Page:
“Catfish is more expensive compared to imported because the fish monger hike the price thereby making the consumer believe that catfish is more expensive so people prefer Titus fish and the likes because they can’t afford catfish.”
WHY IS CATFISH COSTLY?
A common reason identified by these farmers is the hike in the cost of production, the farmers complain that the cost of production is really high.
Some of the factors that affect the cost of production in Nigeria include electricity, high cost of feed, the global pandemic, and other factors.
“I pay huge amount to power my farm, pay the electricity bills yet barely get power supply. For backup, I spend a lot of fund to purchase Petrol and diesel to power the farm,” the Chairman, Threefold Cord said.
Speaking on the implication of COVID-19 on his business, Mr Fidelix said:
“It really affected us. Farmers are the most affected. Our offtakers who are majorly restaurants, hotels, and clubhouses could not patronise us during the lockdown. Yet we have to feed our fishes to avoid another huge loss.”
NUTRIENT BENEFIT OF CAT FISH AND TITUS FISH
It is inarguable that fishes are highly nutritious food that contains some essentials nutrients the body needs. According to a report on Fish and human nutrition carried out by Food and Agriculture Organization of the United Nations.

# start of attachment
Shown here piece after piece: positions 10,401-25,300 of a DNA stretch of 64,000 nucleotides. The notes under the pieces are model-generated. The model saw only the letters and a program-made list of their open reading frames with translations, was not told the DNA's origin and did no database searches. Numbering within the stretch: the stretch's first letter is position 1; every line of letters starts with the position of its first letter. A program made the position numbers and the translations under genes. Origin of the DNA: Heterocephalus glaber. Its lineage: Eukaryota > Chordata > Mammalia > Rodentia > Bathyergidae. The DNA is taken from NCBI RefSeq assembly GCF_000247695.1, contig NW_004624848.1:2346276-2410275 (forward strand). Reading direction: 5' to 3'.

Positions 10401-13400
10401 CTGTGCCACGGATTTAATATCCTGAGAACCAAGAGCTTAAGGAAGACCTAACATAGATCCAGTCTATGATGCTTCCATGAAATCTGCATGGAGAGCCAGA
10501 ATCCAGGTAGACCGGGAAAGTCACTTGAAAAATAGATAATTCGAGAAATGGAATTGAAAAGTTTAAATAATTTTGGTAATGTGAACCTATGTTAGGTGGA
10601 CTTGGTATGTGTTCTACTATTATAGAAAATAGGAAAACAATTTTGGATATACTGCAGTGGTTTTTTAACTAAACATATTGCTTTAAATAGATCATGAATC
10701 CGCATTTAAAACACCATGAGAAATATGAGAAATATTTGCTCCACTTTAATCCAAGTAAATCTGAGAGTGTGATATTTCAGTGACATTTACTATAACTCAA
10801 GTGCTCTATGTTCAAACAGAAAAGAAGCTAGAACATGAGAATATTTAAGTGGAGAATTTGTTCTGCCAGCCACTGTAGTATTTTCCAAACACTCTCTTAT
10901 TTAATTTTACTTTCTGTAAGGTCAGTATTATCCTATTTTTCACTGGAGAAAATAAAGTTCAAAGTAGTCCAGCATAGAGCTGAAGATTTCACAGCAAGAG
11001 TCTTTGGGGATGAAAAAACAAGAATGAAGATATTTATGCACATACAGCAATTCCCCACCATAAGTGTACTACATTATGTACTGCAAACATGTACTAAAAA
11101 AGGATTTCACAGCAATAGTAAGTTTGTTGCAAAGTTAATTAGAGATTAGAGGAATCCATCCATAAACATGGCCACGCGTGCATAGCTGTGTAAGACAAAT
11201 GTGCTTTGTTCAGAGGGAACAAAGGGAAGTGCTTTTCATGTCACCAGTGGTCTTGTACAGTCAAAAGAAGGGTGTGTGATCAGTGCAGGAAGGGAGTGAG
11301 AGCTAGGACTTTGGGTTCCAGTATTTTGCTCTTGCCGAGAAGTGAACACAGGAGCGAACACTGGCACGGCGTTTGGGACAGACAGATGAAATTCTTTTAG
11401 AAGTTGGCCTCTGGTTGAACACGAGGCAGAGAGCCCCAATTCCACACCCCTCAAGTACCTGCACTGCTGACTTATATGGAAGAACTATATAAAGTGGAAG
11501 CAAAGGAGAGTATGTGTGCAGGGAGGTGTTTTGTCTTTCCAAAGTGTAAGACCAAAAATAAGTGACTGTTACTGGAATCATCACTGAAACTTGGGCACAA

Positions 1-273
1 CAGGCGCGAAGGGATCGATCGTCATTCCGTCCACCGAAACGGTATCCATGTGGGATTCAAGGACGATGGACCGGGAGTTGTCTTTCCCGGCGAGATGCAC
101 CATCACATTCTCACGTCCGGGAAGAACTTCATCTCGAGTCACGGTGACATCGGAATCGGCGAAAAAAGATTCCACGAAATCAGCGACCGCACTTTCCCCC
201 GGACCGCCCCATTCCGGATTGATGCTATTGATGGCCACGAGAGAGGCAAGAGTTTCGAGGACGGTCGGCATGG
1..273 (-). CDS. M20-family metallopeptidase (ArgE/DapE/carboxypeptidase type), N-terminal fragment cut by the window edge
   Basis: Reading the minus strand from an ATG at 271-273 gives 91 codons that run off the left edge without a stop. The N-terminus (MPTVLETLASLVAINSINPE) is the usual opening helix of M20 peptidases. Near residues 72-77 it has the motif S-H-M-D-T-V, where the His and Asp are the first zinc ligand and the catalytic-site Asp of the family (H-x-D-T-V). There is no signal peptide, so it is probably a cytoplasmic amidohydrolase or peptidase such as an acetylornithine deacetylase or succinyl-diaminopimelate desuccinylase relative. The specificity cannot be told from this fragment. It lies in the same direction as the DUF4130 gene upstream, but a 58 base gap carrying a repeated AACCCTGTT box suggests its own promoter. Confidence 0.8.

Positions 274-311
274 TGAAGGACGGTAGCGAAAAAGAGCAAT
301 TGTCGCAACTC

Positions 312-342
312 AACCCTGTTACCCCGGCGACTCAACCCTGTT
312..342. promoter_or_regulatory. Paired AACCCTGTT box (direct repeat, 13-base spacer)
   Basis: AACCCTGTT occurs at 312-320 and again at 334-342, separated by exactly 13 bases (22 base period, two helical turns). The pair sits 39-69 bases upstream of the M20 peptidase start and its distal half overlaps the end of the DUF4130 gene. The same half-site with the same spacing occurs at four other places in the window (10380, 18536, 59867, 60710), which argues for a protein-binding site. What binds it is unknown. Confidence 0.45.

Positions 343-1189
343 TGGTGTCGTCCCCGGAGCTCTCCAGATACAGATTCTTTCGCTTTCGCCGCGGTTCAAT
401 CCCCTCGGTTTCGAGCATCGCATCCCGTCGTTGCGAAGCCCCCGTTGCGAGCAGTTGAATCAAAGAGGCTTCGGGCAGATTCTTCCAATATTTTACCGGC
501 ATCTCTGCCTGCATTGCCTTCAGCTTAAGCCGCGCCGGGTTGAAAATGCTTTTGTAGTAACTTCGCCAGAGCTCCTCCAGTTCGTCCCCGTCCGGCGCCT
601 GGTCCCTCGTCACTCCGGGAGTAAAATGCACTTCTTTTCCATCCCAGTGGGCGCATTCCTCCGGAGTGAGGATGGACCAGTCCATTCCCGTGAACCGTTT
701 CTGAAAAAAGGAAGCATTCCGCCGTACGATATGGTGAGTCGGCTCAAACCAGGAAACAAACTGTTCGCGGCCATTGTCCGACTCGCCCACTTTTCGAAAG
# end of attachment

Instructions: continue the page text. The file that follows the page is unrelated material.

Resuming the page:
“Fish is not only a source of proteins and healthy fats, but also a unique source of essential nutrients, including long-chain omega-3 fatty acids, iodine, vitamin D, and calcium.”
Asides the price of catfish that discourages many Nigerians. The survey carried out reveals that 7.1% of the respondents do not like cat fish while 57.1% highlight other factors which may include religious reasons, too much of fats and oil, impacted their choices.
Identifying an uncommon fact about catfish, Mr Fidelix said catfish can last for as long as 6 months when processed by smoking. According to him;
“Many people feel that imported fishes are better than our fishes. Many are not aware that some of the fishes they import have undergone several preservative methods that could be hazardous to their health.
An Interesting fact about catfish is that, it can be preserved by freezing and it would still maintain its fresh taste. Also, well smoked catfish can last for as long as 6 months and still taste good and healthy,” he added.
PROSPECTS OF FISH FARMING IN NIGERIA
“I see a decrease in the purchasing power of Catfish if the government do not support fish farmers and help reduce the cost of production by providing basic amenities such as electricity.”
That was the view of one of the farmers who spoke to TheNewsBeam at Ikorodu Fish Farm.
He believes that the purchasing power of Catfish would continue to decrease as long as the cost of rearing cat fish in the country is high.
FISH FARMING BUSINESS IN NIGERIA AND IT’S VIABILITY
Asides the fact that coronavirus had huge implications on overall businesses in Nigeria, catfish farming has been identified as a profitable business.
Although, Mr Fidelix Osigwe interest in catfish rearing has been an initial idea of his wife, he is motivated to do more in the business by his passion and the profits he often gathers from the business.
The Chairman of Threefold Cord Farm however on the other hand said he was motivated by ” passion, the passion to feed the nation.”